By Jody Brumage
Over the past weekend, the Byrd Center’s home town, Shepherdstown, marked its third annual Dog Fest, a celebration of dog owners and the proper care and rescue of animals in the community. We were inspired to take a look into the archives and see how animals, especially dogs, were important to Senator Byrd.
By Jody Brumage
Senator Robert C. Byrd dedicated the Wheeling Heritage Port on August 15, 2001, a major project of the Wheeling National Heritage Area. In a statement delivered at the event, Senator Byrd declared the city of Wheeling to be “a cornerstone of history, a place where countless lives converged, in a busy, bustling collage of commerce. Thousands passed through this portal searching for their destiny.”
Wheeling is one of West Virginia’s major cities, located in the state’s northern panhandle at its border with Ohio. Strategically located at a crossing of the Ohio River, the city grew as an important trade post for settlers moving into the Northwest Territory in the late 18th century. During the Civil War, strong anti-slavery sentiment among the city’s citizens made it a center for the fight for West Virginia statehood. From 1861-63, Wheeling was the seat of the “Restored Government of Virginia” and with the recognition of West Virginia statehood by the U.S. Congress in 1863, it became the first capital of the new state.
By Ray Smock
The Rules of the U. S. House of Representatives provide a device to remove a Speaker from his job. Last week a member of the House, Mark Meadows (R-NC) filed a motion to vacate the chair which would challenge the leadership of Speaker John Boehner (R-OH) and call for a new election for the speakership. As I write this there is no way to know if this is a minor tempest in a teapot or not. But the timing of the resolution and the fact that it was referred to committee and not brought up as a privileged resolution is a good indication it may go nowhere. But theresolution itself shows how one member, at least, feels about Speaker Boehner’s leadership.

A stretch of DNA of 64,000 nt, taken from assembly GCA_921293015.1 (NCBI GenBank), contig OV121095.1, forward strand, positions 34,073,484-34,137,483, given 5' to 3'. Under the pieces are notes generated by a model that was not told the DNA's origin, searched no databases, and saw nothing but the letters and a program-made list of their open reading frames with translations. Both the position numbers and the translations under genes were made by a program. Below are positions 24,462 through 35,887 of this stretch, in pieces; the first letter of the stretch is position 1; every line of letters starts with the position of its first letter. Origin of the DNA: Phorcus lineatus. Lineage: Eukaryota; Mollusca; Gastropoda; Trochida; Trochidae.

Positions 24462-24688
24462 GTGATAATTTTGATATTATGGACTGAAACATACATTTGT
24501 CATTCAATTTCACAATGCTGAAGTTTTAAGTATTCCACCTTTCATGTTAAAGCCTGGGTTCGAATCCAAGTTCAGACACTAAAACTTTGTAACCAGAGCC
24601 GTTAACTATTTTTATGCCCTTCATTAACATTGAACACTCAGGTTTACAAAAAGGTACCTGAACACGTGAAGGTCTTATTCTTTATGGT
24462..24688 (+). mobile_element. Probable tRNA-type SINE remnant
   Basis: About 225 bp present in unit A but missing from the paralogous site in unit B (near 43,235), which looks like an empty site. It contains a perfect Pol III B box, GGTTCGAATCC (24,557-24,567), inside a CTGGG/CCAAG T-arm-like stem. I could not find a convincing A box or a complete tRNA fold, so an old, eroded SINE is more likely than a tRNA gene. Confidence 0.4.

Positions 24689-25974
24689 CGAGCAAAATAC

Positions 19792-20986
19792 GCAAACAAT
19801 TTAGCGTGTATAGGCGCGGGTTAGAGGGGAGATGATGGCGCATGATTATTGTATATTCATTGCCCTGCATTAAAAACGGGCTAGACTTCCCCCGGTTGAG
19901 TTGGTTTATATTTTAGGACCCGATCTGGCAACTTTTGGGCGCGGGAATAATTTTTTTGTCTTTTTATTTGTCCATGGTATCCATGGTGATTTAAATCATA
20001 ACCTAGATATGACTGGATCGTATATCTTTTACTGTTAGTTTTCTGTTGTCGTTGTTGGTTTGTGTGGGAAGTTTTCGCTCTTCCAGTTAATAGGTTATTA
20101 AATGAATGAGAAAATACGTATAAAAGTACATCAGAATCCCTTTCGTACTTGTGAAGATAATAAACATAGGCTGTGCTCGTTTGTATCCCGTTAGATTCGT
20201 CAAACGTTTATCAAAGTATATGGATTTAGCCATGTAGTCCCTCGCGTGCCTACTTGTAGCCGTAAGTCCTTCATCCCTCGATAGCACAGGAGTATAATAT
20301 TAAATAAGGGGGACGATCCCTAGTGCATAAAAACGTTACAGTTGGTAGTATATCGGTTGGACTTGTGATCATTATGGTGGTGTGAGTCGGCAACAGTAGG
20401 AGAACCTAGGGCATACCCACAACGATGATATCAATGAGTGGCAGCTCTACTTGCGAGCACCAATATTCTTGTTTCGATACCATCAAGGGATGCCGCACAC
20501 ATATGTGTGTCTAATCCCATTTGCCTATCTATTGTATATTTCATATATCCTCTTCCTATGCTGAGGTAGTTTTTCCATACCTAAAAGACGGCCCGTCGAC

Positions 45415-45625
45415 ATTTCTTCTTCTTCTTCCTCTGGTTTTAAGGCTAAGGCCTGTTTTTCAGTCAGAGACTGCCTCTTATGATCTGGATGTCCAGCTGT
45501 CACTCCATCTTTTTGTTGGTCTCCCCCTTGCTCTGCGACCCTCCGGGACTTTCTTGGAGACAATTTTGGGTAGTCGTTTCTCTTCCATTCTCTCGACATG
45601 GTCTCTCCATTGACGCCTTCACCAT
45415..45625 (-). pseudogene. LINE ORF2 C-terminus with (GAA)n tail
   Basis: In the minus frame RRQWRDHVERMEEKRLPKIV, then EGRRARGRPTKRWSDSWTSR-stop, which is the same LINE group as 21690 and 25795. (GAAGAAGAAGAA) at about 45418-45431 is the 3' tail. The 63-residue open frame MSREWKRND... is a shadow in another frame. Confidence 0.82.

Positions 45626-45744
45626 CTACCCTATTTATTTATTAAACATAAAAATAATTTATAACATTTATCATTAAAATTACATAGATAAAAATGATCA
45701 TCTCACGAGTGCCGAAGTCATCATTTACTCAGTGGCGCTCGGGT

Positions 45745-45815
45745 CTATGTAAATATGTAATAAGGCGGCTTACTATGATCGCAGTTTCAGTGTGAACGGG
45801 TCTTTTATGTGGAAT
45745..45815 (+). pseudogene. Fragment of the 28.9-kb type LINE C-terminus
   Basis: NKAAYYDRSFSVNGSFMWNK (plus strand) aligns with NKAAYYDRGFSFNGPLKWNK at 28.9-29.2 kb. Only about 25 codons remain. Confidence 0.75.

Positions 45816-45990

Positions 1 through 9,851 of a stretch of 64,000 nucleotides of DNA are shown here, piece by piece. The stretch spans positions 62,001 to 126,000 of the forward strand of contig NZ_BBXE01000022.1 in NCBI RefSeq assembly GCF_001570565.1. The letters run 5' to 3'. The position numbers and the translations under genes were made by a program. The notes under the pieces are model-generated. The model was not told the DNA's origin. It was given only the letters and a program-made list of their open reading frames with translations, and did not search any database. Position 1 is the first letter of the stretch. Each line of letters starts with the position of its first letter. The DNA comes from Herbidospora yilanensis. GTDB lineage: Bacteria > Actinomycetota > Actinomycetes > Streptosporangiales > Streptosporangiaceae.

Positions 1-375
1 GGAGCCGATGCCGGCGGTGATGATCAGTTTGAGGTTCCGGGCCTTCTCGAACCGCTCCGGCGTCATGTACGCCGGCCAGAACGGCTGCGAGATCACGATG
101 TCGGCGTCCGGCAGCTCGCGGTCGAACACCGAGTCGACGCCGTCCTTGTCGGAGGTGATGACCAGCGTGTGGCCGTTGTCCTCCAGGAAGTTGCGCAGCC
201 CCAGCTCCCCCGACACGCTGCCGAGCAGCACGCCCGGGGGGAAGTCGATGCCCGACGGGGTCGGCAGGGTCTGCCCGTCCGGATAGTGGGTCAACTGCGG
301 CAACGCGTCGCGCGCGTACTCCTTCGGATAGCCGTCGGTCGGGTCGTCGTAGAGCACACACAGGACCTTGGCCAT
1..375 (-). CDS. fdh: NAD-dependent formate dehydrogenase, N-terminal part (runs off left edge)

Click here to read the article from The Washington Post
Reporters have been asking how common such a motion has been in House history and if it has ever been used before. The closest example in history occurred 105 years ago when Speaker Joseph Gurney Cannon (R-IL) had his leadership challenged by a member of his own party George W. Norris (R-NE). But the circumstances were not exactly the same.
On St. Patrick’s Day, March 17, 1910, and running for two days, the progressive wing of the Republican Party staged a successful revolt against the strong authoritarian rule of Speaker Cannon. “Uncle Joe,” as everyone called him, wielded more power than any other speaker, with the possible exception of his predecessor Thomas Brackett Reed (R-ME). Both Reed and Cannon were often referred to as “Czars” for their dictatorial styles and centralized control of House procedures. Reed was famous for his “Reed’s Rules,” which strengthened the majority party’s control of the House and ended obstructionist tactics from the minority party. During Cannon’s speakership from 1903 to 1911 he had broad powers to appoint committee chairs and to completely control the Rules Committee with his hand-picked lieutenants.
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